Tuesday, 18 September 2012

Blog Tour and Excerpt: Neptune's Tears By Susan Waggoner

 
Welcome to the Second stop on the Neptune's Tears Blog Tour! Below you will find more information about the book and an exclusive excerpt! Enjoy and remember to follow the rest of the tour.
 
 
Neptune's Tears
Release Date: 1st September 2012
Publisher: Piccadilly Press
Format: Paperback
Pages: 224
 
Synopsis: What would you risk for the one you love?
It is love against the odds.
There is his world, and there is hers.
How can they feel so connected?
It's 2218 and Zee McAdams is in her second year as a healing empath at a busy London hospital. When a mysterious young man arrives for treatment, Zee's hard won calm is pierced.  She will need all her courage if she's to follow her heart. Especially when David reveals a devastating secret.
The Exerpt:
Zee didn’t know what she’d find in A&E. She hoped it wasn’t severed body parts. Blood always made her queasy, and a severed part made the whole body angry and difficult to work with.
Dr Morgan was waiting for her with a grim look on his face, but that didn’t mean anything because Dr Morgan always had a grim look on his face. Except when the problem turned out to be routine. Then he looked disappointed.
‘Gash to forehead,’ he said, steering Zee towards A&E exam room two. ‘He refused a head scan and now wants to check out AMA.’ Against medical advice. Yes, that would certainly annoy Dr Morgan.
‘Do you think he has a concussion?’ she asked.
‘I think he has a subdural haematoma. It could blow like Vesuvius any minute.’ His eyes sparkled with anticipation as he gestured at the door of the examining room. ‘See if you can keep him here.’
Zee took a clearing breath and entered the room. The young man sitting in the cubicle wasn’t that much older than she was. Zee had been trained to notice the small gestures that took place in the first few minutes of an encounter, revealing the patient’s state of mind and openness to non-invasive healing. She caught a blur of motion. The young man seemed to have been rubbing a small metal bar against his forehead, but it disappeared into his pocket so swiftly she couldn’t be certain.
When he lifted his head, Zee felt a tug. Involuntary personal attraction. A reflex, like coughing when you walked into a dusty room. She’d felt it before with other patients, but not quite like this. When he looked at her, his deep grey eyes seemed to draw her towards him. She wanted to go on looking at him, at the way a few strands of dark hair fell across his forehead. Clearly, Piper had created more than a tiny pinprick in her calm. She’d never felt so open to someone before, and was determined to regain her sense of calm.
‘Hi,’ she said, ‘I’m Zee, your assigned empath.’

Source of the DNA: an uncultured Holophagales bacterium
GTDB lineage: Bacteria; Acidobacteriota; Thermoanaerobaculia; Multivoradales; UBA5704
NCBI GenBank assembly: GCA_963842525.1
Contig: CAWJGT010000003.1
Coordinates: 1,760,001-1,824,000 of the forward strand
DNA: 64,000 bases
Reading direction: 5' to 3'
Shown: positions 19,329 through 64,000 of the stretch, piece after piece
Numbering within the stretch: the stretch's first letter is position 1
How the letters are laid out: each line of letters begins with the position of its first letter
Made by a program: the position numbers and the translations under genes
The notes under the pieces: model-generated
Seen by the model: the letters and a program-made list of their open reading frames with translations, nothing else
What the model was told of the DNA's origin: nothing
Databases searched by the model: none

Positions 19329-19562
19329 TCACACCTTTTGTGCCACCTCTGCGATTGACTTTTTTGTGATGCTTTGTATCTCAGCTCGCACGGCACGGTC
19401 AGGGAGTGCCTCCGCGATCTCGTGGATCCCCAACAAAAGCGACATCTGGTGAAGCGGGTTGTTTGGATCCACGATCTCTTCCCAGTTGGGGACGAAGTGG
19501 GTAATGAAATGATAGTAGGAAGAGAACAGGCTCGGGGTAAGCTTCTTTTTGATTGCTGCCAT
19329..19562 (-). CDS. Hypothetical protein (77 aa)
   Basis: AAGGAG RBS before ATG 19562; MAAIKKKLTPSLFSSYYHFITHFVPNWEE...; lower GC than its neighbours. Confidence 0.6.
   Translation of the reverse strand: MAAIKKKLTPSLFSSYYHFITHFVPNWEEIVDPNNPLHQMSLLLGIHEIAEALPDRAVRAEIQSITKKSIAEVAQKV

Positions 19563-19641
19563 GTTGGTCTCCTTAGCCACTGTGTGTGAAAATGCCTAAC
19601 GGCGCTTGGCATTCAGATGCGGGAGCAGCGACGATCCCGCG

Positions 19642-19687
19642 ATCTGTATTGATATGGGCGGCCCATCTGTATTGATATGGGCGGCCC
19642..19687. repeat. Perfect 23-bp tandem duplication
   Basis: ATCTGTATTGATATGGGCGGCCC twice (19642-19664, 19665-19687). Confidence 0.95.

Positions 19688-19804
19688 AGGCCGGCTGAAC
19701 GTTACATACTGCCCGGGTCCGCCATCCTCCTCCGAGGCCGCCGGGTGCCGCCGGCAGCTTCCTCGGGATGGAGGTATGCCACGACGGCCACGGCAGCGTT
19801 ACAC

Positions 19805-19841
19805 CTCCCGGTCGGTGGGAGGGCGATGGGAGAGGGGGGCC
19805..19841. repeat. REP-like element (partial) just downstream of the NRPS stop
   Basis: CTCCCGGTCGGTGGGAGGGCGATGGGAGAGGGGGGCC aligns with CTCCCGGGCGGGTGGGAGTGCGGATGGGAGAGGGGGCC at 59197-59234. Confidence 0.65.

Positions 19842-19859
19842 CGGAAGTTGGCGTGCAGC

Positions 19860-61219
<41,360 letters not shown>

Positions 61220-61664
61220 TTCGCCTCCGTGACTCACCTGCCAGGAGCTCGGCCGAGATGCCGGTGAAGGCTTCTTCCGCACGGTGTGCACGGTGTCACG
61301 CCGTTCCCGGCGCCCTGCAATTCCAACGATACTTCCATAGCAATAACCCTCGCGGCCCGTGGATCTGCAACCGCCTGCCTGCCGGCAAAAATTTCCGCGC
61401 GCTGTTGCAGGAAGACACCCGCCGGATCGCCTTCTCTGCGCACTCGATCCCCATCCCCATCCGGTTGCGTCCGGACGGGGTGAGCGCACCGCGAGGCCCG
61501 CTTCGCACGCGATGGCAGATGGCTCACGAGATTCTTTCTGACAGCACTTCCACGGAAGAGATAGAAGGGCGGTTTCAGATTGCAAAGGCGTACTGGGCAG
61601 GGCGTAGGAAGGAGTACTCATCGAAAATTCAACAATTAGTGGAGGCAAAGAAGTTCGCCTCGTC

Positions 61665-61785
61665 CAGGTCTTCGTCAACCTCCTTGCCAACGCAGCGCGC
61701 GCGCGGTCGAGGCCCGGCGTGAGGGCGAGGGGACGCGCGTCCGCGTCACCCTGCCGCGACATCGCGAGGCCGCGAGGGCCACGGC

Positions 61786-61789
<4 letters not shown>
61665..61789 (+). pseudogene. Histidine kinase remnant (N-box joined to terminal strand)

‘I’m David Sutton, unassigning myself.’ When he smiled, his eyebrows lifted, as if inviting her to share a secret joke. Then, looking at her, the smile changed into a different kind of expression. Instead of hopping off the hospital trolley, he stayed where he was. Everything about him seemed to stop and the room floated into stillness, like a leaf or a feather settling to earth. For a long moment he simply stared at her, and Zee allowed him to, without moving or closing her face to him.
 
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About the Author:
 
 
Susan: I wanted to be a writer before I could read. Books had always seemed magical to me and one day, when I was about four years old, I suddenly understood that the indecipherable rows of black marks were what was telling the story. It was a lightning bolt moment. I wanted to be the one in charge of the black marks.

I enjoyed YA, but YA got into a romance and gossip rut until a few years ago, when it became much more imaginative and sophisticated. The dystopian novels were more interesting but is this really the only vision of the future? I heard many parents echo the same concern and thought it would be fun to see if I could write something exciting and romantic without the hook of oppressive governments.

Zee’s career as an empath was something I’d been thinking about for a long time, but, as often happens when I began to write, it was Zee and David who showed me how the story really went, filling in parts I’d missed.

In my heart of hearts, I believe all stories happened somewhere and sometime. The writer’s job, like Zee’s, is to shut out daily distractions to describe that other reality.
 
Be Sure to check out tomorrows post over at Stepping Out of the Page. It will be a guest post from Susan discussing the title and cover artwork of Neptune's Tears!
 
Thank you for stopping by this stop on the blog tour!
 

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